Yes, I suppose your manager could read your stance as the sign of a highly intelligent, highly cautious employee who is protecting himself from zombie attack, but if certain social scientists are right, you are probably being perceived as a totally passive, totally weird employee who is never going to succeed.
And how do these social scientists know so much about you? They didn't read your annual reviews, and they didn't listen to your constant carping in the coffee room. They observed your posture.
In her recent article, "How 'Power Poses' Can Help Your Career," the workplace columnist of The Wall Street Journal Sue Shellenbarger explains why the most important aspect of business success may not be how we work, but how we stand.
And when I say "how we stand," I certainly don't mean whether you "take a stand" on your company's villainous business practices. I am referring to your posture. It's the same issue that has plagued you since your mother demanded that you "stop slouching and sit up straight" when served a big plate of broccoli.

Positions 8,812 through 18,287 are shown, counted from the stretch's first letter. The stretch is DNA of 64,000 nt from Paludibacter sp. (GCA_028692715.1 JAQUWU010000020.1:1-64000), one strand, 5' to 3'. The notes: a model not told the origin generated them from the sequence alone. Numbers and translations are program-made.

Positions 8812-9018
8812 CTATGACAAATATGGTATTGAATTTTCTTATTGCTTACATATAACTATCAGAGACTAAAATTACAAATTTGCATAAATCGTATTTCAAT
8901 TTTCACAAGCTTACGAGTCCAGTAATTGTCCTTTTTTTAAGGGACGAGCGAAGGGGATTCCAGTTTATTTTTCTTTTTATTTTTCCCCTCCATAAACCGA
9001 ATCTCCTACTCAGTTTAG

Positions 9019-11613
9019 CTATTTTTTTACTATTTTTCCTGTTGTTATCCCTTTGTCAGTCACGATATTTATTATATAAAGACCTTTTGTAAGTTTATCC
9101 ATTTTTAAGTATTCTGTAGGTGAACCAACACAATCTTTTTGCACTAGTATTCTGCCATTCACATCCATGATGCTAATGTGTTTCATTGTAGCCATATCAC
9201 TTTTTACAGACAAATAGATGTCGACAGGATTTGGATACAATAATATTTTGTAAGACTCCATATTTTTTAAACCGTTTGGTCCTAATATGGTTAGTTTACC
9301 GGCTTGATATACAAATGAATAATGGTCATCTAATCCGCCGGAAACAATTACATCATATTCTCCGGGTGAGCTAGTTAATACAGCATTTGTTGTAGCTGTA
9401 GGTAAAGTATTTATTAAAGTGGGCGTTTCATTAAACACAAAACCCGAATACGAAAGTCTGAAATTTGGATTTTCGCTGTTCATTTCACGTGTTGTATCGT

Did mother know best? In this case, absotively.
As Shellenbarger writes, "New research shows posture has a bigger impact on body and mind than previously believed. Striking a powerful, expansive pose actually changes a person's hormones and behavior, just as if he or she had real power."
That's right, friend. If you can get control of your body, no one will ever know that you absolutely no control over your life at work.
And what are the power poses that can make a poseur look, well, imposing?
"Standing tall and leaning slightly forward with your hands at your sides" is one power-pose that you can easily adopt, especially when you return to work after a two-hour lunch at the Kit Kat Klub. You're already weaving and heaving, so it shouldn't be too difficult to lurch forward when you speak with your co-workers. They'll be impressed by your power posture, and completely intimidated, especially when they smell the Buffalo wings on your breath.
"Leaning forward over a desk with your hands planted firmly on its surface" is another power pose and a useful posture it can be when your post-lunch lurch looks like it's going to leave you lying face down on the floor. Simply stumble into the nearest conference room and support yourself with both hands on the conference table. You won't have to say a word and everyone in the meeting will instantly respect you. On the other hand, it could cost your power points when lose your lunch all over the PowerPoint.
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